Robotic Surgery: The Next Decade of Innovation
In the past ten years, the range of surgical procedures performed robotically has grown as a result of advancements in both hardware and software. Manufacturers are also building smaller, more specialized equipment that promises to reduce integration costs and increase access. How will this technology continue to evolve and what can we expect in the next ten years?
Establishing Standards and Expanding Applications
As the volume of surgical procedures performed by robots grows, so does the amount of data collected by system engineers and manufacturers. This data can be used to refine techniques and standardize procedures in order to improve patient outcomes. Minimally Invasive Surgery (MIS) is the ideal approach for minimizing complications and recovery times. Surgical robots are best suited for these procedures due to their small tool size and precise movement. They can also easily perform repetitive tasks because the movements can be broken down into clearly defined actions.
Surgical robots first gained momentum with urology and gynecology surgeons and, after successful validation, are now expanding within thoracic, gastrointestinal and orthopedic specialties. In the early days of robotic surgery, hospitals needed a dedicated operating room (ORs) to house the equipment. Today, however, new equipment is being developed with an emphasis on portability so that units can be moved from room to room and even stored away if needed. Downsizing the equipment is key to growing the number of hospitals that are able to implement surgical robotics and increase the range of procedures performed.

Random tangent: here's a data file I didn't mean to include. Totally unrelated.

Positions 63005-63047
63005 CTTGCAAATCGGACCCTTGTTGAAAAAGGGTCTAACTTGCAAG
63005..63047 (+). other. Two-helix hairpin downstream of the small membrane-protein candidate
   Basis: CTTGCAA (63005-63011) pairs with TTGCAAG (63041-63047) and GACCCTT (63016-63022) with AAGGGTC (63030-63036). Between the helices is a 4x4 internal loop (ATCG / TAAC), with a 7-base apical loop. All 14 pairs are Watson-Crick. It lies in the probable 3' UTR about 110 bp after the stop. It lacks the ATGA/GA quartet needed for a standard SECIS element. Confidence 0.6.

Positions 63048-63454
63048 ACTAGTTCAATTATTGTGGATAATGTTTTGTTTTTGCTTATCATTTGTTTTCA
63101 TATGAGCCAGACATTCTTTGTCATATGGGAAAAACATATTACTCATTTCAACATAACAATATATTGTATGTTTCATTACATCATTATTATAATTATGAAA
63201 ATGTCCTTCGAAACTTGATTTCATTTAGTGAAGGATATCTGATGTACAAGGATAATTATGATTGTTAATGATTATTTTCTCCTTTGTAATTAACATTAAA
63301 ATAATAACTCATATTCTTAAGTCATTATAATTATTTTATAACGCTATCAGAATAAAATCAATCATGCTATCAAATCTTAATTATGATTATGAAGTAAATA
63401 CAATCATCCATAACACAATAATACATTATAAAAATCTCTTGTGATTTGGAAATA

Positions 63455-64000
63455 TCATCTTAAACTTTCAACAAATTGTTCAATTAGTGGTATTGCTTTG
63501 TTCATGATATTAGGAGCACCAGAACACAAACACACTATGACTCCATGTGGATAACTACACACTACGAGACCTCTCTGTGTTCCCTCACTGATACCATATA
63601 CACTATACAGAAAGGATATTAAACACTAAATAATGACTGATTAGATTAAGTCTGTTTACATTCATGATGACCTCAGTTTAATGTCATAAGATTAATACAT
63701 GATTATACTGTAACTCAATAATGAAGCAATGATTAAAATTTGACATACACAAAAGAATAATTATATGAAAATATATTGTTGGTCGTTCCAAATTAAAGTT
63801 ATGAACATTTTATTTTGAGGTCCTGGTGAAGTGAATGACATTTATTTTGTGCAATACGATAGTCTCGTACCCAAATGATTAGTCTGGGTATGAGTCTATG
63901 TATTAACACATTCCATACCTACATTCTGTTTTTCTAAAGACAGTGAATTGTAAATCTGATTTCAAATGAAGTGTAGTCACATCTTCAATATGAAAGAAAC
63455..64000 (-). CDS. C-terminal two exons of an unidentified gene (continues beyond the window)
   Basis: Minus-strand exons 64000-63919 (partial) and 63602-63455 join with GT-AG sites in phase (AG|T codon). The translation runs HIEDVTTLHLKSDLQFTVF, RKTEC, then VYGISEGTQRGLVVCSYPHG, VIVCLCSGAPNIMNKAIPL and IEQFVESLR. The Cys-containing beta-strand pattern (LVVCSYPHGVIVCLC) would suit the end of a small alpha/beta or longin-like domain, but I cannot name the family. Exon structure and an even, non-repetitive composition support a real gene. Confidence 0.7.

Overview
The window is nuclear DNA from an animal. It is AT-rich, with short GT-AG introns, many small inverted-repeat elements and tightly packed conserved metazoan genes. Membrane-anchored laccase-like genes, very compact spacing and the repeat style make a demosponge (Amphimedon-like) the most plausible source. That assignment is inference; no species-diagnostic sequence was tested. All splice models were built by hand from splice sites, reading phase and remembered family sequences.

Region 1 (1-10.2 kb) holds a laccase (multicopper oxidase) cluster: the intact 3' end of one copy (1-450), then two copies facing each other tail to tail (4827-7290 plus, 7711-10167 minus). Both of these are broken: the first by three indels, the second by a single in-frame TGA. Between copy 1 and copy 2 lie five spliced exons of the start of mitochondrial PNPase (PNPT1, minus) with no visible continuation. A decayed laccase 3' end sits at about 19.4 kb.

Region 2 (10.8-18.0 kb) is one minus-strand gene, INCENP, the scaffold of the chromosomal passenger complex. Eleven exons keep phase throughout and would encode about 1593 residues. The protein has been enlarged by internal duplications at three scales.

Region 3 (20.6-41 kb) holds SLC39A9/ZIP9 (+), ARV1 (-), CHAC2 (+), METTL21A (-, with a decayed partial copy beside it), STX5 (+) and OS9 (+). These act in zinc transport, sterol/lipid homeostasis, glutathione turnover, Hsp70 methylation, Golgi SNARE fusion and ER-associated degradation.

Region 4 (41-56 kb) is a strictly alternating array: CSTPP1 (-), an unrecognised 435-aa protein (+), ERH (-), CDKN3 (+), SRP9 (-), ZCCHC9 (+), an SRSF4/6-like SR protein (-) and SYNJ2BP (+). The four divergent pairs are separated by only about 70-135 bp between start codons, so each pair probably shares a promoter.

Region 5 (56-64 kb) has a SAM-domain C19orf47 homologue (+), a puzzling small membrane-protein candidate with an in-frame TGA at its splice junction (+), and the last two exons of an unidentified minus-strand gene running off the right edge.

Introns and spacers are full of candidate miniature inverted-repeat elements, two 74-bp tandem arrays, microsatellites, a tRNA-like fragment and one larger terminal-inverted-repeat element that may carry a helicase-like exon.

Driving Autonomy with More Intelligent Surgical Robotic Systems
New surgical robots incorporate miniature cameras that provide a visual guide for the surgeon which results in better accuracy. Advanced systems can even integrate imaging from ultrasounds and MRI or CT scans which helps a surgeon view hidden surgery locations. Manufacturers and software developers are using 3D imaging to create Augmented Reality (AR) solutions that can optimize surgical procedures and training tools. In the future, surgeons will be able to rely more on the robot to operate more autonomously using image-guided navigation and data analysis.
Expanding Access to Best-in-Class Surgical Treatment
As costs come down and equipment size is reduced, more remote hospitals will be able to offer robotic-assisted surgery. They may not even need a local specialist if the robot can be controlled remotely, helping expand access to cutting-edge treatment options. A feature that will help remote robotic surgery applications is the presence of haptic feedback within the system. Using advanced tactile sensors and haptic feedback mechanisms, doctors are able to accurately judge pressure, tension and force providing better precision during complex surgeries.
Finally, in order to effectively perform remote surgeries, hospitals will need access to reliable, ultra-low latency networks that can process and send information in real time. 5G networks will allow doctors to receive input and respond quickly during telesurgery procedures resulting in improved patient outcomes.